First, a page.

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Kougl v. Board of Liquor License Commissioners for Baltimore City

Court of Special Appeals of Maryland

June 2, 2016

STEVEN KOUGL, ET AL.
v.
THE BOARD OF LIQUOR LICENSE COMMISSIONERS FOR BALTIMORE CITY

          Woodward, Graeff, Arthur, JJ.

          OPINION

          Woodward, J.

         The eagle suffers little birds to sing, And is not careful what they mean thereby, Knowing that with the shadow of his wings He can at pleasure stint their melody[.]

         -Tamora, Titus Andronicus, Act 4, Scene 4 (W. Shakespeare)

         In the instant case, we are called upon to decipher the meaning of the word "suffer, " and its analogs, "permit" and "allow." Specifically, we must decide whether these terms, when used in rules governing the conduct of holders of a liquor license in Baltimore City, require proof of knowledge on the part of such licensees.

         Appellant, Steven Kougl, owns Club Harem, a Baltimore tavern and adult entertainment business, and holds a liquor license for that location issued by appellee, the Board of Liquor License Commissioners for Baltimore City ("the Liquor Board"). On July 2, 2014, the Liquor Board charged Kougl with violating three Liquor Board Rules related to solicitation of prostitution, indecent exposure, and violation of public morals, all occurring on April 25, 2013, at Club Harem, when an employee exposed herself to an undercover police officer and then solicited sexual intercourse from the same officer. The Liquor Board found Kougl guilty of all three violations and ordered that his liquor license be suspended for one month. Kougl filed for judicial review in the Circuit Court for Baltimore City, which affirmed the decision of the Liquor Board.

         On appeal to this Court, Kougl raises four questions for our review, which we have condensed and rephrased as two questions:[1]

1. Did the Liquor Board make sufficient findings of fact in support of the three charged violations of the Liquor Board Rules?
2. Did the Liquor Board err in concluding that Kougl was guilty of the three violations even though there was no evidence that Kougl had knowledge of his employee's behavior?

         For reasons set forth herein, we answer both questions in the affirmative, and thus reverse the judgment of the circuit court and remand the case to that court for entry of a judgment reversing the decision of the Liquor Board.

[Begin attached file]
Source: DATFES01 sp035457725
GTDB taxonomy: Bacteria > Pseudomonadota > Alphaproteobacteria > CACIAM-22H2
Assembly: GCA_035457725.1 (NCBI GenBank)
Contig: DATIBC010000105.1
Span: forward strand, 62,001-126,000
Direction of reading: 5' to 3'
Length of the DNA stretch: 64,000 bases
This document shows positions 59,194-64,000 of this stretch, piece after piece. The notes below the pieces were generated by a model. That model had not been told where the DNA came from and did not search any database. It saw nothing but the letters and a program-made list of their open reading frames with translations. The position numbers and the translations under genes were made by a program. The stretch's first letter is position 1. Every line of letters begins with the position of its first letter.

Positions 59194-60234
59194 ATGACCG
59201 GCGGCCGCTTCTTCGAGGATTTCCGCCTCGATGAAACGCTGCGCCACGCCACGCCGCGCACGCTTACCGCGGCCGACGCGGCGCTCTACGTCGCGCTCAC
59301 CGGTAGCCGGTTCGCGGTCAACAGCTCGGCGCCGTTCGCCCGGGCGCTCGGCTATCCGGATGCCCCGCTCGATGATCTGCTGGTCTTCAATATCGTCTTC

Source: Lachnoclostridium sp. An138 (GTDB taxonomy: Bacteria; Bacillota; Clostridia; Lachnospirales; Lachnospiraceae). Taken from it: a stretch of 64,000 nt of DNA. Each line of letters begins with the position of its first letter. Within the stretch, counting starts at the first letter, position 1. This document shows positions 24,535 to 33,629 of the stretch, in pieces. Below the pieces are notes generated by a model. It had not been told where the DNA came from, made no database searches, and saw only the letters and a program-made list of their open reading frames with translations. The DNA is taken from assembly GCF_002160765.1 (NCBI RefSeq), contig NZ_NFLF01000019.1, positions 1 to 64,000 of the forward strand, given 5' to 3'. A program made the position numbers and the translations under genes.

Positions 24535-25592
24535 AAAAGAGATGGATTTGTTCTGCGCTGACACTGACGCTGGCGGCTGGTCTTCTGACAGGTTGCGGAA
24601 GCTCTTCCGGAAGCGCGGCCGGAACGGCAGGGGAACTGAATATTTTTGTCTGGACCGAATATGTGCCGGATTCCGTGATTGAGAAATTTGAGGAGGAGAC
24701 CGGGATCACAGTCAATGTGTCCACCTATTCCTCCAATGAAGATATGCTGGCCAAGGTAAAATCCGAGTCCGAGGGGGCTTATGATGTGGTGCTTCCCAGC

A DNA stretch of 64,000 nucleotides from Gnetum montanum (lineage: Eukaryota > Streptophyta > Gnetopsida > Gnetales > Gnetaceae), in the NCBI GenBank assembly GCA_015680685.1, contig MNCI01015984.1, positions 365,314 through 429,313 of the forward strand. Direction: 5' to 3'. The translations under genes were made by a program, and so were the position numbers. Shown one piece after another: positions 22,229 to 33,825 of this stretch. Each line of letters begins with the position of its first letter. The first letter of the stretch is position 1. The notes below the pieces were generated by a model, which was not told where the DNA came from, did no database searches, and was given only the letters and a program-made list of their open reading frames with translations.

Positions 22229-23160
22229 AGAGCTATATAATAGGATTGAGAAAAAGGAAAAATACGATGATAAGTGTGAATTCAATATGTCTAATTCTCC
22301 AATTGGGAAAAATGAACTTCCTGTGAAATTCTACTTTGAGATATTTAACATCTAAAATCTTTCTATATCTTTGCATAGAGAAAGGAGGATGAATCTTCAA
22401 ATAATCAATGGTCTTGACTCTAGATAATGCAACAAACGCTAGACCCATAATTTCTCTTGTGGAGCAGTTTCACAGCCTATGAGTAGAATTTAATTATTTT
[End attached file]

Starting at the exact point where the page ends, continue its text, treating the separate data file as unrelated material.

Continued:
BACKGROUND

         On April 25, 2013, Detective Fletcher Jackson, a Baltimore City police officer assigned to the Special Enforcement Section, entered Club Harem in plain clothes to conduct a prostitution investigation. Jamaica Brickhouse, a woman who worked at Club Harem, approached Det. Jackson at the bar and asked if she could join him. Det. Jackson said "sure, " and bought Brickhouse a drink. After some initial conversation, Brickhouse exposed her breasts to Det. Jackson. Brickhouse invited Det. Jackson to touch her breasts, which he did. Brickhouse then suggested a lap dance or a trip to "the VIP, " where they could "do whatever up there." Det. Jackson asked how much it would cost him to have sex with Brickhouse; Brickhouse replied that it would cost $170 "for the room, " plus a tip for her services. Det. Jackson said that he could tip $100, and Brickhouse agreed. Brickhouse returned to the stage to perform, and Det. Jackson notified other officers. Brickhouse, however, was not issued a criminal summons until December 10, 2013, almost eight months later.[2]

         Fifteen months after the incident, on July 2, 2014, the Liquor Board charged Kougl with violating three Liquor Board Rules related to solicitation of prostitution in violation of Rule 4.17(a), indecent exposure in violation of Rule 4.17(b), and violation of public morals in violation of Rule 4.18. On July 17, 2014, the Liquor Board held a hearing on the charges against Kougl. Det. Jackson was the only witness for the prosecution; Kougl testified in his own defense. The Liquor Board voted 2-1 that Kougl was guilty of the three violations[3] and suspended his liquor license for one month.

         On July 18, 2014, Kougl filed a Petition for Judicial Review in the circuit court. On March 2, 2015, Kougl filed his Memorandum, in which he argued that (1) the Liquor Board's decision was not based on substantial evidence, because "[t]here [wa]s nothing in [Det. Jackson's] testimony to indicate that the [l]icensee knew, allowed or permitted this type of activity, which is needed to sustain the violations"; (2) its decision was unreasonable and arbitrary, because the Chairman of the Liquor Board stated that a licensee "would be responsible for actions of an employee" regardless of "whether the [l]icensee knew or did not know or allowed or did not allow or permitted or did not permit" the prohibited activity; and (3) the Liquor Board failed to make specific findings of fact and conclusions of law as required. On April 15, 2015, the Liquor Board filed its Response to Kougl's ...


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